Contracts typically include a nominal purchase option (e.g. $1) which is the lessee is expected to exercise at the end of the lease period. Given these structural elements, lessees may actually take title to the assets upon execution of the lease agreement, while the lessor retains a security interest in the assets during the contract. For energy efficiency projects, lease payments are generally structured so that energy savings resulting from the equipment are sufficient to cover principal and interest payments. Lease rates are lower than financing for commercial entities because interest paid to the lessor is not subject to federal taxes.

Benefits

  • Clearly defined payment schedule
  • Accounting advantages for operating leases (subject to change in the near future)
  • Relatively low transaction costs and low financing rate
  • Relatively long terms available for organizations with good credit
  • Accelerated schedule for structuring and financial close

Challenges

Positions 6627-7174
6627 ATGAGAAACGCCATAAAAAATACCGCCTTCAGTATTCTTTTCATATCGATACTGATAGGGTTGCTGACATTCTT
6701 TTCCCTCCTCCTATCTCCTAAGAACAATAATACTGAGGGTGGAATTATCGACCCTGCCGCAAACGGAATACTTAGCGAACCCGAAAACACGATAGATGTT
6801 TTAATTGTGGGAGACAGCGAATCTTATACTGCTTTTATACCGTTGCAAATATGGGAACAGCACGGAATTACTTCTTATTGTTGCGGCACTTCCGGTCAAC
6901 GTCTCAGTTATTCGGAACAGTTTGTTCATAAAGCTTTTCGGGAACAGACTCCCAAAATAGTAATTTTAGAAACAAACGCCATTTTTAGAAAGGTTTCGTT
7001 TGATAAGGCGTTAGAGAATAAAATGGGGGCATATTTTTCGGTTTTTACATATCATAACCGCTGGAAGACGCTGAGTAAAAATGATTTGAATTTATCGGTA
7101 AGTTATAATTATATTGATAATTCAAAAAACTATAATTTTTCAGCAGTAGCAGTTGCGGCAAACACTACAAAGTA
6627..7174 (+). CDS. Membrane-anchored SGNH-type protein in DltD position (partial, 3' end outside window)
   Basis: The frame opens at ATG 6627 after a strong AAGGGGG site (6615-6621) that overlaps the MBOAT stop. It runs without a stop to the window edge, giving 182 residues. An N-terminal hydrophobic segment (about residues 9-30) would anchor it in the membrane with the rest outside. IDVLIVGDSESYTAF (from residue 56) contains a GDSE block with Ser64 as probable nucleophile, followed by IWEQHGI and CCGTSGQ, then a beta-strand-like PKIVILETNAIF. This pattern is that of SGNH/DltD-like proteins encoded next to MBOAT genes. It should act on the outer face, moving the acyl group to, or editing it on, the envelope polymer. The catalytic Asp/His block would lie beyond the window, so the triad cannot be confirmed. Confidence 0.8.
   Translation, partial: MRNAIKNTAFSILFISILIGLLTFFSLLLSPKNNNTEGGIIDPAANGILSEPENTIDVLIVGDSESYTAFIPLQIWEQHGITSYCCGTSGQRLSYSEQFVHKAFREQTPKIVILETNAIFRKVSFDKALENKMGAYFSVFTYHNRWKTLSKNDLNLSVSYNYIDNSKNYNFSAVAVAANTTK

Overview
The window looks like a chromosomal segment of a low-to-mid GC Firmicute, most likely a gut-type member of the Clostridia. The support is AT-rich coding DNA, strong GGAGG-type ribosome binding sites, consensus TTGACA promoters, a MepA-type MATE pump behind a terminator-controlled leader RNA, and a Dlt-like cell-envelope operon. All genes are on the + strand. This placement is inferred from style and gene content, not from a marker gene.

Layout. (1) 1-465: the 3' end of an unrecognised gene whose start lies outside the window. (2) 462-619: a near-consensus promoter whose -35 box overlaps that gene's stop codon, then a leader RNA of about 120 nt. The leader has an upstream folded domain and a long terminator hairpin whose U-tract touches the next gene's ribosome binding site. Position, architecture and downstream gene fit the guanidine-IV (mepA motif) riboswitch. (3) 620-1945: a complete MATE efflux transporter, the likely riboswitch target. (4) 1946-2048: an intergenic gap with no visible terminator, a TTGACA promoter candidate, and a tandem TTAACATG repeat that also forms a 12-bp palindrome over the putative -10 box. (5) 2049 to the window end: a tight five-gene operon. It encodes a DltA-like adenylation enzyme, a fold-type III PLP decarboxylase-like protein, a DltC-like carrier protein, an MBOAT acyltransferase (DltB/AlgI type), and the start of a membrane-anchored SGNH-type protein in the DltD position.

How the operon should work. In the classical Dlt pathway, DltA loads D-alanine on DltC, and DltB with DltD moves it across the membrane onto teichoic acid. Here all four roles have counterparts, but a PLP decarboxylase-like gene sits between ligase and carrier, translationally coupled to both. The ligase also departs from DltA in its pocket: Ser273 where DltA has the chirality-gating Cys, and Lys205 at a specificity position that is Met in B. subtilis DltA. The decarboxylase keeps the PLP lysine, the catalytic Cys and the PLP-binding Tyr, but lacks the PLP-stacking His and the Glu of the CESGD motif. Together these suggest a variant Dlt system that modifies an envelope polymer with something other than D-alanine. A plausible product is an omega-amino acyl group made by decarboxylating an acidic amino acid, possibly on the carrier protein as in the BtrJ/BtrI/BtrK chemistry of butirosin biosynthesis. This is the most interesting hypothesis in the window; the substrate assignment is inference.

• Capital leases are on-balance sheet
  • Leases are largely credit-based transactions favoring building owners with stable credit – limited options for organizations with less than investment grade credit
  • Pricing and length of lease depend on market conditions
  • Relatively limited universe of capital providers (e.g. commercial banks)
  • Strict lender requirements around choice of contractor and project size

Power Purchase Agreements

Power Purchasing Agreements (PPA) are primarily used for financing and implementing onsite renewable energy installations. A PPA is a contract between an independent power producer (provider) and private entity (buyer). The provider owns, operates and maintains a renewable energy system sited on buyer property for the life of the contract. The buyer essentially rents out a portion of their property, for example roof space, to the provider and agrees to purchase electricity generated by the system for an agreed upon price (often escalating) and time period. Where legal, a PPA can be established for almost any type of renewable electricity generation technology. Most commonly, PPAs have been used for rooftop solar photovoltaic arrays, although PPAs have also been utilized for windmill installations.